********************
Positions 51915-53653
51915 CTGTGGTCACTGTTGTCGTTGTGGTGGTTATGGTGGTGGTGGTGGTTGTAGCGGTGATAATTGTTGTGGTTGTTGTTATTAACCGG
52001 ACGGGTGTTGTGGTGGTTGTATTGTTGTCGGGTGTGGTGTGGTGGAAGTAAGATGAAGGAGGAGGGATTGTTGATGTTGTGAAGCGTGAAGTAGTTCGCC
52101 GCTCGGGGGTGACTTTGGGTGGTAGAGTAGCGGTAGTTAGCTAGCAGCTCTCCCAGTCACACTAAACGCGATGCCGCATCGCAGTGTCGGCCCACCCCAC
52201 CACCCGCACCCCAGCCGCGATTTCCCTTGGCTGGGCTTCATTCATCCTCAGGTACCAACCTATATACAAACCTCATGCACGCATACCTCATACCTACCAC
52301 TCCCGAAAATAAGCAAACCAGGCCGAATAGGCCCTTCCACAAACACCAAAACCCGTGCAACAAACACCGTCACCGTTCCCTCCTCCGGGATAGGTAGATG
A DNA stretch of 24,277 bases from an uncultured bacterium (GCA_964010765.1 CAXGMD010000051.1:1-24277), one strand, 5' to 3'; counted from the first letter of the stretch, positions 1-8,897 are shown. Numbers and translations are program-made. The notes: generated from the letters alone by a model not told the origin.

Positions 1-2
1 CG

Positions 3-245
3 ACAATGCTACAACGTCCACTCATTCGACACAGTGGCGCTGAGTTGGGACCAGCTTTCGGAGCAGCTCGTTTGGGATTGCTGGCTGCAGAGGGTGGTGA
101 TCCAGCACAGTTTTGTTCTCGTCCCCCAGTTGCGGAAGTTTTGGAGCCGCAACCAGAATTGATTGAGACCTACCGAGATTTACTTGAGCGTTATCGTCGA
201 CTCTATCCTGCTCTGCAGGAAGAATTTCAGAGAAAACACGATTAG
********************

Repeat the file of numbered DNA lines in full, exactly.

Positions 51915-53653
51915 CTGTGGTCACTGTTGTCGTTGTGGTGGTTATGGTGGTGGTGGTGGTTGTAGCGGTGATAATTGTTGTGGTTGTTGTTATTAACCGG
52001 ACGGGTGTTGTGGTGGTTGTATTGTTGTCGGGTGTGGTGTGGTGGAAGTAAGATGAAGGAGGAGGGATTGTTGATGTTGTGAAGCGTGAAGTAGTTCGCC
52101 GCTCGGGGGTGACTTTGGGTGGTAGAGTAGCGGTAGTTAGCTAGCAGCTCTCCCAGTCACACTAAACGCGATGCCGCATCGCAGTGTCGGCCCACCCCAC
52201 CACCCGCACCCCAGCCGCGATTTCCCTTGGCTGGGCTTCATTCATCCTCAGGTACCAACCTATATACAAACCTCATGCACGCATACCTCATACCTACCAC
52301 TCCCGAAAATAAGCAAACCAGGCCGAATAGGCCCTTCCACAAACACCAAAACCCGTGCAACAAACACCGTCACCGTTCCCTCCTCCGGGATAGGTAGATG
A DNA stretch of 24,277 bases from an uncultured bacterium (GCA_964010765.1 CAXGMD010000051.1:1-24277), one strand, 5' to 3'; counted from the first letter of the stretch, positions 1-8,897 are shown. Numbers and translations are program-made. The notes: generated from the letters alone by a model not told the origin.

Positions 1-2
1 CG

Positions 3-245
3 ACAATGCTACAACGTCCACTCATTCGACACAGTGGCGCTGAGTTGGGACCAGCTTTCGGAGCAGCTCGTTTGGGATTGCTGGCTGCAGAGGGTGGTGA
101 TCCAGCACAGTTTTGTTCTCGTCCCCCAGTTGCGGAAGTTTTGGAGCCGCAACCAGAATTGATTGAGACCTACCGAGATTTACTTGAGCGTTATCGTCGA
201 CTCTATCCTGCTCTGCAGGAAGAATTTCAGAGAAAACACGATTAG